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The Ultimate Cruise Packing List: What to Pack for a Cruise

SmarterTravel

When deciding what to pack for a cruise, you’re really packing for three distinct sub-trips: your cruise ship, which is the equivalent of a large destination resort with a controlled environment; the ports of call, where you will get out and roam around the local area; and your flights to and from your departure port. Sometimes you can solve all three problems with a single wardrobe and accessory set, but sometimes you will need completely different sets. Scroll down to the cruise packing list below to learn how to pack for a cruise as well as what to consider during all aspects of your cruise vacation.

What to Pack for a Cruise

Click on the below image to edit and download the SmarterTravel cruise packing list:

cruise packing list

Clothing/Accessories

Toiletries

Miscellaneous/Cruise Specific

Carry-on Items for a Cruise

According to SmarterTravel’s sister site Cruise Critic: “As you may not have access to your cabin for a few hours after boarding and your luggage can show up anytime throughout the afternoon and evening … the items in your carry-on might be the only possessions you have on your first day onboard.”

Cruise Critic also advises considering the age-old problem of lost baggage: “Pack a change of clothes and important meds or toiletries in the carry-on bags you will take on the plane and personally transport onboard. This is important for two reasons: First, if your luggage gets lost by the airline on the way to your cruise, at least you’ll have some essentials with you. It can take a while for your luggage to be found and then shipped to the next port of call” Erica Silverstein writes. “Second, in case your suitcases are delayed in being delivered to your cabin, you’ll have a bathing suit or dinner attire on hand and can enjoy all the onboard activities right away, rather than waiting for your bags to show up.”

What to Pack for a Cruise: At Sea

Once upon a time, almost all cruise ships were pretty dressy, including some events calling for full formal wear. Now only a few upmarket ships still require a bit of fussing, but most of the mass-market ships, like those in the Royal Caribbean and Princess stables, are about as casual as you like. In any event, as long as you’re not out on deck, you’ll be in a comfortably air-conditioned space virtually all the time.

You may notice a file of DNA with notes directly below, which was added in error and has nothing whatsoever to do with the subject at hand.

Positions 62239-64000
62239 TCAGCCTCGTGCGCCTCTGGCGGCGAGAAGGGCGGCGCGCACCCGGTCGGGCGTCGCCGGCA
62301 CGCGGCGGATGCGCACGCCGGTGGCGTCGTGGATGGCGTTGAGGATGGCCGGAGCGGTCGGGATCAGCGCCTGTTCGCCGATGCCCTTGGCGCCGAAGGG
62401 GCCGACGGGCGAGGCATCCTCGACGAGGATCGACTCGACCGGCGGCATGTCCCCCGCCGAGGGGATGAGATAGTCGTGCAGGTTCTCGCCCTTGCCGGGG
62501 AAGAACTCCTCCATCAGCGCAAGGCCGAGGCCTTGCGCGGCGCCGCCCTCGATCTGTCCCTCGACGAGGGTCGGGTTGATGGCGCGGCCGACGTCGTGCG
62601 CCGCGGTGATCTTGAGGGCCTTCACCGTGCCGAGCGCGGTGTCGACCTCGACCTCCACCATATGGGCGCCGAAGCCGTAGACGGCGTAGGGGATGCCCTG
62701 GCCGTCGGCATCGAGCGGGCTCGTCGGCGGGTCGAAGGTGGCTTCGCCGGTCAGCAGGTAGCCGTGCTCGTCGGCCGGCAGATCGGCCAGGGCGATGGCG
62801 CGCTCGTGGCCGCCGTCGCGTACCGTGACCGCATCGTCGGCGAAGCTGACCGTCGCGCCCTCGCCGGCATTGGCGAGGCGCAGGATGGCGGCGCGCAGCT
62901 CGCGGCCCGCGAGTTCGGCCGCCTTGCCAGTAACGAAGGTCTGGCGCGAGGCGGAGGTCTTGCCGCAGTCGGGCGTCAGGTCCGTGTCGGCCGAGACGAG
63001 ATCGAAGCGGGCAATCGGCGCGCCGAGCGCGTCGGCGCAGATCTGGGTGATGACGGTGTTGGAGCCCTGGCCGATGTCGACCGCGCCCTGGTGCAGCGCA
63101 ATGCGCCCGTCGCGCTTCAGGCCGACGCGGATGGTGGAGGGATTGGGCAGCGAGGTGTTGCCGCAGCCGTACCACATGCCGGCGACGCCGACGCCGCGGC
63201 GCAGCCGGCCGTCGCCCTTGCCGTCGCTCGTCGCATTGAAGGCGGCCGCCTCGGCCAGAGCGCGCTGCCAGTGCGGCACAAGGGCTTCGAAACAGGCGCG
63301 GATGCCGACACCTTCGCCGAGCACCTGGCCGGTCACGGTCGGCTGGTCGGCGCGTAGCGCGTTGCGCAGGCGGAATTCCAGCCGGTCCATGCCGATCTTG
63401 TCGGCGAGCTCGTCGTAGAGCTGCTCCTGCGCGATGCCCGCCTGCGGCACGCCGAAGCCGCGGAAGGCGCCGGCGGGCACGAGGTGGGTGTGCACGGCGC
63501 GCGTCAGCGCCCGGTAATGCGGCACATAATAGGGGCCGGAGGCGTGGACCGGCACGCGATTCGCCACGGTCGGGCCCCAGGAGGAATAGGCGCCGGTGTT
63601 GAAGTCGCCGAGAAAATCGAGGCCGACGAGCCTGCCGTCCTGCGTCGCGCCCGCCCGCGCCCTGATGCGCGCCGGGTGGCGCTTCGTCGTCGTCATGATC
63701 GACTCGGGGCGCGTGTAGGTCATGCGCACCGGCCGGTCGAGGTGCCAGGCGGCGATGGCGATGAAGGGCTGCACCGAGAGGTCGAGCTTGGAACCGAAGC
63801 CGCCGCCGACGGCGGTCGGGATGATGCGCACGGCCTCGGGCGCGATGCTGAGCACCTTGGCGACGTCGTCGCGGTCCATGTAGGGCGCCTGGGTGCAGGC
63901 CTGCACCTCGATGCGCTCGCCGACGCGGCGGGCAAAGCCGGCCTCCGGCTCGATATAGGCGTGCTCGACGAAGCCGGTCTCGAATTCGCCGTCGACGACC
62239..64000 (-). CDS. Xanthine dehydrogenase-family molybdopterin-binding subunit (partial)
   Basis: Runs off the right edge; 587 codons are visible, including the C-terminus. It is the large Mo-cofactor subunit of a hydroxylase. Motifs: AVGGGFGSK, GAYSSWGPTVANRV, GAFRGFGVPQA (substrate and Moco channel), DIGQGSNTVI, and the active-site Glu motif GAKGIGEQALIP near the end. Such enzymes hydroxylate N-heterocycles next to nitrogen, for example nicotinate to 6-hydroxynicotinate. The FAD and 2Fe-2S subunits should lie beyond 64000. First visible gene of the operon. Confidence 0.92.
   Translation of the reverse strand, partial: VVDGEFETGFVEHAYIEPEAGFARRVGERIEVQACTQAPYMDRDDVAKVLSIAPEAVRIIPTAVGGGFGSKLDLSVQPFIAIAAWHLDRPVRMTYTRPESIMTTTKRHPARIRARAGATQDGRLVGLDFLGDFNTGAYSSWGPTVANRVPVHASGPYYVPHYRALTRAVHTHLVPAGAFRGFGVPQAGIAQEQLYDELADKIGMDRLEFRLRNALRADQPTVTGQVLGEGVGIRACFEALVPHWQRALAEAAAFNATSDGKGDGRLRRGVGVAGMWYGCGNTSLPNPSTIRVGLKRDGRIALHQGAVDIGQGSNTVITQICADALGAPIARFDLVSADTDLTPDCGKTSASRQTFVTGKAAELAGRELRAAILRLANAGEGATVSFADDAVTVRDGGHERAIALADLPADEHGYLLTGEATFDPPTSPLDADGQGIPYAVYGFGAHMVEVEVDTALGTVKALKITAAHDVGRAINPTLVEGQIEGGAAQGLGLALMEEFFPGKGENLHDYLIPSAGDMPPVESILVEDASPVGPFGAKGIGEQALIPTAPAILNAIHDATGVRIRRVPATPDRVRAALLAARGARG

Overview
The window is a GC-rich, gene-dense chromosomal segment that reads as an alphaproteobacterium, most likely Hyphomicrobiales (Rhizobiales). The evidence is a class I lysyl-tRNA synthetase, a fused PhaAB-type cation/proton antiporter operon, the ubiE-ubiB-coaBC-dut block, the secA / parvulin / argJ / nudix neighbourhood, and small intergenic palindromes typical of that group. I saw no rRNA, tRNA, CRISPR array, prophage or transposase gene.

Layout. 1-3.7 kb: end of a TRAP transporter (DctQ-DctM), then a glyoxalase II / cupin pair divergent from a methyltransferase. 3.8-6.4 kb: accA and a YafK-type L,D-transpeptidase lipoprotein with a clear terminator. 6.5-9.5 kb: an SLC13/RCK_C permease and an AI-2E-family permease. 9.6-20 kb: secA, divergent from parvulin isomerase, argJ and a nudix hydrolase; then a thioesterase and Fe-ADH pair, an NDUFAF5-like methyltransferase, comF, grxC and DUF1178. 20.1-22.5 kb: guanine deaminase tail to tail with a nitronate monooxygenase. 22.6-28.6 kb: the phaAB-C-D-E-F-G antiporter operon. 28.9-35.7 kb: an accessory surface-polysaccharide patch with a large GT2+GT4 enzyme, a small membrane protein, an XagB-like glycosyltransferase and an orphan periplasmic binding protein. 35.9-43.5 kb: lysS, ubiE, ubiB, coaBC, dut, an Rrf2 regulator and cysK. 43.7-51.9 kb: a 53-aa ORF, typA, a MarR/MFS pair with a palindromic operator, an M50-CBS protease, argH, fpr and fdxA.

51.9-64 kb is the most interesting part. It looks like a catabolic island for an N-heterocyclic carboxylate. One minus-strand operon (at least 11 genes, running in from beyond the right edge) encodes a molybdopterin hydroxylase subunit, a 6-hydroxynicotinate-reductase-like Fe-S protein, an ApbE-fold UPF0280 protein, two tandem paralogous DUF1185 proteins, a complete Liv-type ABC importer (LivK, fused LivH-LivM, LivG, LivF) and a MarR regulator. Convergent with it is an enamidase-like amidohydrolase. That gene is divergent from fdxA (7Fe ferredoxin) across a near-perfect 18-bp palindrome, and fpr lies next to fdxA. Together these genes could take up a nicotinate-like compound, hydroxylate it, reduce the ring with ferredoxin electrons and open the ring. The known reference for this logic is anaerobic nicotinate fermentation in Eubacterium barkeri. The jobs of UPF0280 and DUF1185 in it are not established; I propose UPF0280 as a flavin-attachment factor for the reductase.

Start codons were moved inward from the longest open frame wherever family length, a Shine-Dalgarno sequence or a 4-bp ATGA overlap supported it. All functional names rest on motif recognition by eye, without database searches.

The first job of your cruise packing list is to determine just where on the formal-casual scale you want or have to be in, or if you want to prepare for both ends of the scale. Luckily, business casual attire (pantsuits, maxi dresses, khaki pants, and button-up shirts tend to fair just fine these days). And for those cruise lines that do have more formal nights, there are typically still buffet options for meals if you want to avoid fancier dress.

Then, decide how you want to play your wardrobe. I pack the minimum I’ll need to comply with the lowest degree of dressiness required. On the other hand, other couples I know are fully engaged with dress: The wife doesn’t want to be seen in the same outfit at dinner on any two different days, and the husband even packs his tux for the “Captain’s Dinner” event. But that’s not how everyone travels. Ultimately, it’s your call what’s most comfortable for you to wear on vacation, and therefore to pack.

Do you need to pack for the full cruise, or can you have your clothes washed or dry cleaned during your sailing? Although most big ships provide some kind of service, the specific answer to that question varies wildly among different ships: Some charge for laundry the way hotels do, some set a fixed price for a laundry bag full, some sell laundry packages prior to sailing, and a few offer self-service washers and dryers.